Constituent relationships under proportional representation

What would constituent services look like with more than one representative per district?
Outside of Senator Ron Wyden's office.

The scholar Pippa Norris captures well a conventional wisdom that the “territorial basis of single member districts is believed to provide a strong incentive for constituency service, ensuring that members remain concerned about the needs and concerns of all their constituents, not just their party faithful.” By virtue of representing an entire district, this thinking goes, a single official is encouraged “to take heed of the views of all of their constituents” and can better advocate for and represent them. Thus, one important concern regarding a switch to multi-member districts may be implications for the representative-constituent relationship. 

However, research suggests that constituents in single-member districts are not more likely to feel that their representatives take heed of their views than those in multi-member districts. In the U.S., linkages between representatives and their constituents are particularly weak, likely undermined by a variety of factors including polarization and uncompetitive districts.

As John Curtice and W. Phillips Shively reflect on single-member districts, there is “little reason why elected representatives should go out of their way to act as intermediaries on behalf of those who prove to be committed supporters of an opposition party” — a dynamic likely exacerbated by the stark decrease in competitive single-member districts across the U.S. By contrast, with proportional multi-member districts, many (and in some cases, nearly all) voters are represented by at least one member of their own party with whom they can engage for services, and who may be more likely to compete for constituents’ support.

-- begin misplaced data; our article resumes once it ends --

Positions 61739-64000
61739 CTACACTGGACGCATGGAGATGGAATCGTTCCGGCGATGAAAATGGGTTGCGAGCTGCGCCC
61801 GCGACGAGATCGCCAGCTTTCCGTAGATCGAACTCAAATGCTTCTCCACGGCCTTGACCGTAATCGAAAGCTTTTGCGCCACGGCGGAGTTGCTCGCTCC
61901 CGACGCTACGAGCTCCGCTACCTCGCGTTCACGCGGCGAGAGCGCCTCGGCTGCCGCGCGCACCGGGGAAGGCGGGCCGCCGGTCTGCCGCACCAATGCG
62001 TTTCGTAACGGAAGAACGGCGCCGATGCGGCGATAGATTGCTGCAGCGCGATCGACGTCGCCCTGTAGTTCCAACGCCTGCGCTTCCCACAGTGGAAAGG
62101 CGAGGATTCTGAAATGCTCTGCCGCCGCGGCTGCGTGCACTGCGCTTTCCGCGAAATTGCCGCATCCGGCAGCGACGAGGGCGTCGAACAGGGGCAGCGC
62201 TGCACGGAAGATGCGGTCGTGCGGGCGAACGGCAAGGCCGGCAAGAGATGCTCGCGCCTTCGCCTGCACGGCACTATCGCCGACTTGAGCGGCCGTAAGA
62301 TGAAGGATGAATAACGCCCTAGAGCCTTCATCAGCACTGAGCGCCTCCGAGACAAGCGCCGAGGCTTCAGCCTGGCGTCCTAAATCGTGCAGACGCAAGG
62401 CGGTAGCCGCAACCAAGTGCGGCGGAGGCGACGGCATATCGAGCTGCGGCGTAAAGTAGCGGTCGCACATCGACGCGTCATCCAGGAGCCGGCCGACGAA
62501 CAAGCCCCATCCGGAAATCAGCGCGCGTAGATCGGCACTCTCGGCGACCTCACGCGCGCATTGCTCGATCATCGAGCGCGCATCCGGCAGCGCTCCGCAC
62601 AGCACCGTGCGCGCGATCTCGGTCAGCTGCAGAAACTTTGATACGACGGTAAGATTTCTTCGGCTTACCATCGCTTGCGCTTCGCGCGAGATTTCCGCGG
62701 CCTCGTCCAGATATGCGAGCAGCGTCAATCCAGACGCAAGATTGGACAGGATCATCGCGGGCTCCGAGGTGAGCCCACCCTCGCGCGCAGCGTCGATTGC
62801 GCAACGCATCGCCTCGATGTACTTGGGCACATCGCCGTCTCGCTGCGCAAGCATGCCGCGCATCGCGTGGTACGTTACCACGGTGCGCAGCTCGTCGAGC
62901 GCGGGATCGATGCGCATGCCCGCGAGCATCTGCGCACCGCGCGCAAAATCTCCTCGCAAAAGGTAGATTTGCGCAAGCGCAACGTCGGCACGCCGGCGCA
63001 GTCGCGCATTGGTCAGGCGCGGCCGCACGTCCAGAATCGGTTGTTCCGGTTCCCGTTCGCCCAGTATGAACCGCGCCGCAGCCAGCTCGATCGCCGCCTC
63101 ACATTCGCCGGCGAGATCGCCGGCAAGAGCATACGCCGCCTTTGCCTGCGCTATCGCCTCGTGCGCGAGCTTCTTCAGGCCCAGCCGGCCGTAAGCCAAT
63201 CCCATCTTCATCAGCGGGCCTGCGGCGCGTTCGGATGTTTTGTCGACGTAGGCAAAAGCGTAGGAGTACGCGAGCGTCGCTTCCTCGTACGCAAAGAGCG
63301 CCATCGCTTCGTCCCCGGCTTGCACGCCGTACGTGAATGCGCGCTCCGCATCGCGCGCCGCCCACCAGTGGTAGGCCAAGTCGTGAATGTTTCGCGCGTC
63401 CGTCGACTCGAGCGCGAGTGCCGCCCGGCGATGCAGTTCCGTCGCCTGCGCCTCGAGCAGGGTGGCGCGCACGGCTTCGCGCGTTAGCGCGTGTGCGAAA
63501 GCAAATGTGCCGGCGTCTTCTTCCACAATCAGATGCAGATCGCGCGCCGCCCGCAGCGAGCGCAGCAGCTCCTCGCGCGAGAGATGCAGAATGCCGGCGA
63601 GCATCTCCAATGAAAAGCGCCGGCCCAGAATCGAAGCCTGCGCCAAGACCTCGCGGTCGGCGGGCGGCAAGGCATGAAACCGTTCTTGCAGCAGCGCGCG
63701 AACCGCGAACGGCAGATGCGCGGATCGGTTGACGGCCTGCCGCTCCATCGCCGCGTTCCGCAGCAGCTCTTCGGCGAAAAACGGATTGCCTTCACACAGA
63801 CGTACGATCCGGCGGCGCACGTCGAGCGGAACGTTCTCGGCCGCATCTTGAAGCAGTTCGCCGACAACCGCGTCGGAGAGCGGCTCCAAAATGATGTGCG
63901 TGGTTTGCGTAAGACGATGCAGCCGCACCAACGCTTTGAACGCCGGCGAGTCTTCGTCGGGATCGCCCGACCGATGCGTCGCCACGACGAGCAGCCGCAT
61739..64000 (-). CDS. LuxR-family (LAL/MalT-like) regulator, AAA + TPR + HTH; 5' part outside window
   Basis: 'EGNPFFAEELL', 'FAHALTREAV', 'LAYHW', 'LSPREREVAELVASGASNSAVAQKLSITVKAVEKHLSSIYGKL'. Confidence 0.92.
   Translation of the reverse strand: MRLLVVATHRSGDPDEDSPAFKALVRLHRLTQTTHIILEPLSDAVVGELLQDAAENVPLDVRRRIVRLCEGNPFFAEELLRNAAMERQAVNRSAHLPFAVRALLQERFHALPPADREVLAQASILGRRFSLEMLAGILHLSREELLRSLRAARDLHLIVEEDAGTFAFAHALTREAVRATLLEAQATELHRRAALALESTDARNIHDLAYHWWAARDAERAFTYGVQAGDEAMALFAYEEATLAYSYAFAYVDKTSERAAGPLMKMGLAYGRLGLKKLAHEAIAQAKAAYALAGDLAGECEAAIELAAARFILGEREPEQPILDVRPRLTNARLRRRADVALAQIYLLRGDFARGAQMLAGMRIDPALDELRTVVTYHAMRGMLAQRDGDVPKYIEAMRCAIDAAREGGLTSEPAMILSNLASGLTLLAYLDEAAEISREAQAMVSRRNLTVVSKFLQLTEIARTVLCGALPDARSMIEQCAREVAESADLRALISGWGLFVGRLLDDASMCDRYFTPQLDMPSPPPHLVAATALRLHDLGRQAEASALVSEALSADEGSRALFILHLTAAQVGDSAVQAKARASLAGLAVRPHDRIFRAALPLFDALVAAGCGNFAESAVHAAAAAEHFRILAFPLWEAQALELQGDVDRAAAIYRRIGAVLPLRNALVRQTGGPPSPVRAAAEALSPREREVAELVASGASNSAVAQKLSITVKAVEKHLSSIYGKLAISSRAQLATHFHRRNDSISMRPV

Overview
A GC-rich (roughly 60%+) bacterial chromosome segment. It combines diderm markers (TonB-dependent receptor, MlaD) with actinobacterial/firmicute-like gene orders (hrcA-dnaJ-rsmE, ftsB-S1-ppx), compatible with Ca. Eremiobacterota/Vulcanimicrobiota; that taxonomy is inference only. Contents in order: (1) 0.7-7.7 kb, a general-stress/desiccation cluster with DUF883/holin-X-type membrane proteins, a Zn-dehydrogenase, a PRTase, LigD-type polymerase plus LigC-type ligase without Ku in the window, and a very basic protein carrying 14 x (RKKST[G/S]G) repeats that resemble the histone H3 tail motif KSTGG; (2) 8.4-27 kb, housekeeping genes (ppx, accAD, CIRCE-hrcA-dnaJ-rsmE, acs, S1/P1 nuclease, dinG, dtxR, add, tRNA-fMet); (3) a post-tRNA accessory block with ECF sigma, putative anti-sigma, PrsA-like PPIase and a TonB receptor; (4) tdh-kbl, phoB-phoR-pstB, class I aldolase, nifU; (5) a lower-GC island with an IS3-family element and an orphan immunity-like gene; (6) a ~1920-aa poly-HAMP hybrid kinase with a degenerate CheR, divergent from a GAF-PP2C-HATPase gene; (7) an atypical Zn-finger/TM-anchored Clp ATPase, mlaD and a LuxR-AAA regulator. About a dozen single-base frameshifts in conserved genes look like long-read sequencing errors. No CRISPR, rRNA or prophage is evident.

In an assessment of 30 countries, Curtice and Shively find little supporting evidence that single-member districts create stronger representative-constituent relationships. On the contrary, they find that citizens in multi-member districts are more likely “to believe that their elected representatives are in touch with public opinion” and just as likely “to name correctly at least one of the candidates standing in their district.” In the U.S., 52 percent of surveyed constituents can correctly name any candidate for their district, well below the average in surveyed multi-member systems (64 percent). The number of constituents per representative may help to explain some variation between countries. The exceptionally large representative-to-constituent ratio in the U.S., a function of our relatively low assembly size for our large population, likely exacerbates poor linkages between elected officials and the people they are supposed to represent.

It appears unlikely that a change from single-to multi-member districts in the U.S. would worsen representative-constituent relationships. Rather, there are reasons to suspect they could improve, as more constituents would have at least one representative in office for whom they voted and who advocates on their behalf. 

This analysis is adapted from Towards Proportional Representation for the U.S. House, published by Unite America and Protect Democracy. Read the full report here.

About the Authors

Grant Tudor

Policy Advocate

Grant Tudor develops and advocates for a range of reforms to shore up our democratic institutions.

Beau Tremitiere


Beau Tremitiere develops and leads advocacy projects targeting political extremism and authoritarianism, including litigation challenging the constitutionality of state laws prohibiting fusion voting.

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